These and other objects have been demonstrated by the present invention wherein a transdermal system is designed using a polymer matrix containing glycerol monooleate as a permeation enhancer and ethinyl estradiol and levonorgestrel, in combination, as a contraceptive formulation.
The invention will be described in further detail with reference to the accompanying drawings wherein:
FIG. 1 is a cross-sectional view of one embodiment of the transdermal drug delivery system according to this invention.
FIG. 2 is a cross-sectional view of another embodiment of the transdermal drug delivery system of this invention.
This invention utilizes principles of transdermal drug delivery to provide a novel system for effectively administering contraceptives. Of particular significance is the use of a codelivered permeation enhancer, glycerol monooleate (GMO), to aid in drug delivery across the skin. The present invention provides continuous co-administration of ethinyl estradiol and levonorgestrel for up to seven days. GMO is used as a suitable permeation enhancer.
Referring now to FIG. 1, a transdermal therapeutic system 1 according to this invention is shown which comprises a drug/permeation enhancer reservoir 2 in the form of a matrix containing the drug formulation and the permeation enhancer. The reservoir 2 is covered by an impermeable backing 3 which is preferably sized slightly larger in circumference than reservoir 2. Means 4 for maintaining the system 1 on the skin may either be fabricated together with or provided separately from the remaining elements of the system, which means in the embodiment of FIG. 1 takes the form of an adhesive overlay. The use of an adhesive overlay with this invention is preferred to the use of an in-line adhesive applied to the skin proximal surface of reservoir 2 because glycerol monoleate adversely affects the adhesive properties of most pharmaceutically acceptable contact adhesives. For this reason, impermeable backing layer 3 is preferably sized slightly larger than the reservoir 2 to provide a peripheral area around reservoir 2, free of any glycerol monoleate adjuvant, to prevent adverse interaction between the adhesive in the overlay 4 and any of the enhancer which may seep from under the base of reservoir 2 in use. A strippable release liner 5, adapted to be removed prior to application would normally be included in the packaged product.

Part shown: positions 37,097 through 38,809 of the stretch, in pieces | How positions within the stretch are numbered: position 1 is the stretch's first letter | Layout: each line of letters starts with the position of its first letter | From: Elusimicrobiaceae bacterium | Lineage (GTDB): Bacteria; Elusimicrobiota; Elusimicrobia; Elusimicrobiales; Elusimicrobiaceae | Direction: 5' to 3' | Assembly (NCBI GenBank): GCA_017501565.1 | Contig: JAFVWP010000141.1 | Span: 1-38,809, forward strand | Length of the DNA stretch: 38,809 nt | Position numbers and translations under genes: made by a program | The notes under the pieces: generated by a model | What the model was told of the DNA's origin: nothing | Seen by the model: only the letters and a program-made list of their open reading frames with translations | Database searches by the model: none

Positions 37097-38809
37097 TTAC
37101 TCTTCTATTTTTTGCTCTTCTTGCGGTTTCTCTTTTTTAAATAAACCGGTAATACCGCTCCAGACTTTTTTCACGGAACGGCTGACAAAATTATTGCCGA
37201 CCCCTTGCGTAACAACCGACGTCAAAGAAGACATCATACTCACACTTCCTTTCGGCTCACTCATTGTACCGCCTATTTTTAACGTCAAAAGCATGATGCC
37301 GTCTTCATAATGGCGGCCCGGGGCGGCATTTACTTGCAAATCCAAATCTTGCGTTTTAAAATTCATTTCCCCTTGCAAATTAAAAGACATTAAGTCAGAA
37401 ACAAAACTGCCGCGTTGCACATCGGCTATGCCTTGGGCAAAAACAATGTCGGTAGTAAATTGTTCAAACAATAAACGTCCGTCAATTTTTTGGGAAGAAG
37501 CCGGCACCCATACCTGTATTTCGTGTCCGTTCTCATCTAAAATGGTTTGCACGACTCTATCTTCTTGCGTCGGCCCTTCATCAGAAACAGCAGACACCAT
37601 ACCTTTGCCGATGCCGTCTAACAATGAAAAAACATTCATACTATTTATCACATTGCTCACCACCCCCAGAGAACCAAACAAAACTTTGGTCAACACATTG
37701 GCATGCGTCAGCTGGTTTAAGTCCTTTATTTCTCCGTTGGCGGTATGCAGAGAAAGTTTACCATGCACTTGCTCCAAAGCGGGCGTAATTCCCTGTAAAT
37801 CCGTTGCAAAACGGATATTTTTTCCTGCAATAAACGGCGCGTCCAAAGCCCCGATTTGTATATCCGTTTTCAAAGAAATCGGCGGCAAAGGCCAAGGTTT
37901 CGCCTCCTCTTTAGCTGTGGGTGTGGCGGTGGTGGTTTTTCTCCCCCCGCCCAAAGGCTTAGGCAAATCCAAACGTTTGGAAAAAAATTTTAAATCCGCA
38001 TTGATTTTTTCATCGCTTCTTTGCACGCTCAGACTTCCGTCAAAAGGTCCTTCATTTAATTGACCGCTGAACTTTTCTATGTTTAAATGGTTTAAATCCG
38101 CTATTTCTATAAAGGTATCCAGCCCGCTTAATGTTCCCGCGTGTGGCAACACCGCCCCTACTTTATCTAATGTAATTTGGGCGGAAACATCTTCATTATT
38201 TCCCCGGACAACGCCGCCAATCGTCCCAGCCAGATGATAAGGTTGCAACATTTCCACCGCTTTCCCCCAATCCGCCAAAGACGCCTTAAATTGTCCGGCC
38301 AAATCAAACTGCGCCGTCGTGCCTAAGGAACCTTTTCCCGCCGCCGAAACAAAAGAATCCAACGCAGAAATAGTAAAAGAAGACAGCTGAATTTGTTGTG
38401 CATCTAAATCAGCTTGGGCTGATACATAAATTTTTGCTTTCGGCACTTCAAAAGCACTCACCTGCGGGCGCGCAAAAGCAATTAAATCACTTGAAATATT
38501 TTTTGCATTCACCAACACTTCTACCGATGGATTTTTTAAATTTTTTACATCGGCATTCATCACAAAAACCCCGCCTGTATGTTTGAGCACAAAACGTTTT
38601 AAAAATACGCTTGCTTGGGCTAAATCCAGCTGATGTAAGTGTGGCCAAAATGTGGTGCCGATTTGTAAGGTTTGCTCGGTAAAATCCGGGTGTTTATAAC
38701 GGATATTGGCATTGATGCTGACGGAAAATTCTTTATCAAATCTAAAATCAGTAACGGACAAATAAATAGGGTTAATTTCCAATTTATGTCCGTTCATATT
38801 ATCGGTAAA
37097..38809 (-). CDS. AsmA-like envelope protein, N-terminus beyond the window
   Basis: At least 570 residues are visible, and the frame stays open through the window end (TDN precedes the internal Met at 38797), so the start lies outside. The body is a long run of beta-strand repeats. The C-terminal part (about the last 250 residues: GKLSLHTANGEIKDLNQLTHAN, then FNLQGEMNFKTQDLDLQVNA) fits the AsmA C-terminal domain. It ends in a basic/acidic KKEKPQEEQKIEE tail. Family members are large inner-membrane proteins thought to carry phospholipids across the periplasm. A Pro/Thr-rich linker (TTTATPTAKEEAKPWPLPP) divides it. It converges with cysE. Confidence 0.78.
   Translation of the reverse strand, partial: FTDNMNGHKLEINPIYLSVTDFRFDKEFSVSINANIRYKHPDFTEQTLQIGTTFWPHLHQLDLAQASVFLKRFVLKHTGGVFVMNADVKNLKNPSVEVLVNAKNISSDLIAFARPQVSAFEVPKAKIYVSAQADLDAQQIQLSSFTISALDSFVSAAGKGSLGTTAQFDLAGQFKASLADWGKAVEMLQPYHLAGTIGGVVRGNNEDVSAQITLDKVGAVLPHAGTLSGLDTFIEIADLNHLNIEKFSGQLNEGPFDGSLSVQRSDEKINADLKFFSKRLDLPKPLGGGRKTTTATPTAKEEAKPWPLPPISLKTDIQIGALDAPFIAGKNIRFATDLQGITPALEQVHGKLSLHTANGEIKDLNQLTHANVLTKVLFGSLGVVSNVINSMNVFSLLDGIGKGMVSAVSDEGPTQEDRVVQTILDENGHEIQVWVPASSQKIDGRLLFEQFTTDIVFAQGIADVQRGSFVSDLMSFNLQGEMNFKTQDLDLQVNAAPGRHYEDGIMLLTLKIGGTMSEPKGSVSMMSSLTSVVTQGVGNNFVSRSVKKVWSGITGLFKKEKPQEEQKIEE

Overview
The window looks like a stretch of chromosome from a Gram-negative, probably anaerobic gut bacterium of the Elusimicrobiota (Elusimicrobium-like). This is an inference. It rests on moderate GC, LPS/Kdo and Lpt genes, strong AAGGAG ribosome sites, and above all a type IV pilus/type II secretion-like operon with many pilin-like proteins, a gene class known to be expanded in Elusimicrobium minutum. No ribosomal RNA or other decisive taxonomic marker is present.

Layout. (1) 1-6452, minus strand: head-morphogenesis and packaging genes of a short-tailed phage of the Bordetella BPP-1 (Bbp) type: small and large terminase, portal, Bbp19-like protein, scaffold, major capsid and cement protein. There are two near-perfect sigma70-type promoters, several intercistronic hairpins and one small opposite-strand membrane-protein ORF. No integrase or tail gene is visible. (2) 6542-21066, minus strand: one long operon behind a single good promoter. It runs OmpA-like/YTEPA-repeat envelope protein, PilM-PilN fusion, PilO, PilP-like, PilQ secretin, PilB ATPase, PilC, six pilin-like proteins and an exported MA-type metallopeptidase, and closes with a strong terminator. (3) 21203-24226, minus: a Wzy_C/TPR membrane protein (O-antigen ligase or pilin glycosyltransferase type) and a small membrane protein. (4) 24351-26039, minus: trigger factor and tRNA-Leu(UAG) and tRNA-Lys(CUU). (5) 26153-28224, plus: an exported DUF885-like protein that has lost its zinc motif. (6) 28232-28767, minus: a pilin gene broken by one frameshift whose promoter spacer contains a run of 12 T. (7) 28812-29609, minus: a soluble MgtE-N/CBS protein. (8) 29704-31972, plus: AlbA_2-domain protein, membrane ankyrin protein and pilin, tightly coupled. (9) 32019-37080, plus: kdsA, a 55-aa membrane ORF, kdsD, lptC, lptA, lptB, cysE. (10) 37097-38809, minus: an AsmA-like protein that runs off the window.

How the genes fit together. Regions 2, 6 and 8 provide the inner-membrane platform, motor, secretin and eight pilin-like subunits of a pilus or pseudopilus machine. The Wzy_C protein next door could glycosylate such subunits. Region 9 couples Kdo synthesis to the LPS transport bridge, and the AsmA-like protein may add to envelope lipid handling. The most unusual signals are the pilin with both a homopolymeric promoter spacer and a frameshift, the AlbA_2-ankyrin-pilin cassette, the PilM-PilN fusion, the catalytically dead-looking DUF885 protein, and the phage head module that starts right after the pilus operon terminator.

Various materials suited for the fabrication of the various layers are disclosed in the aforementioned patents.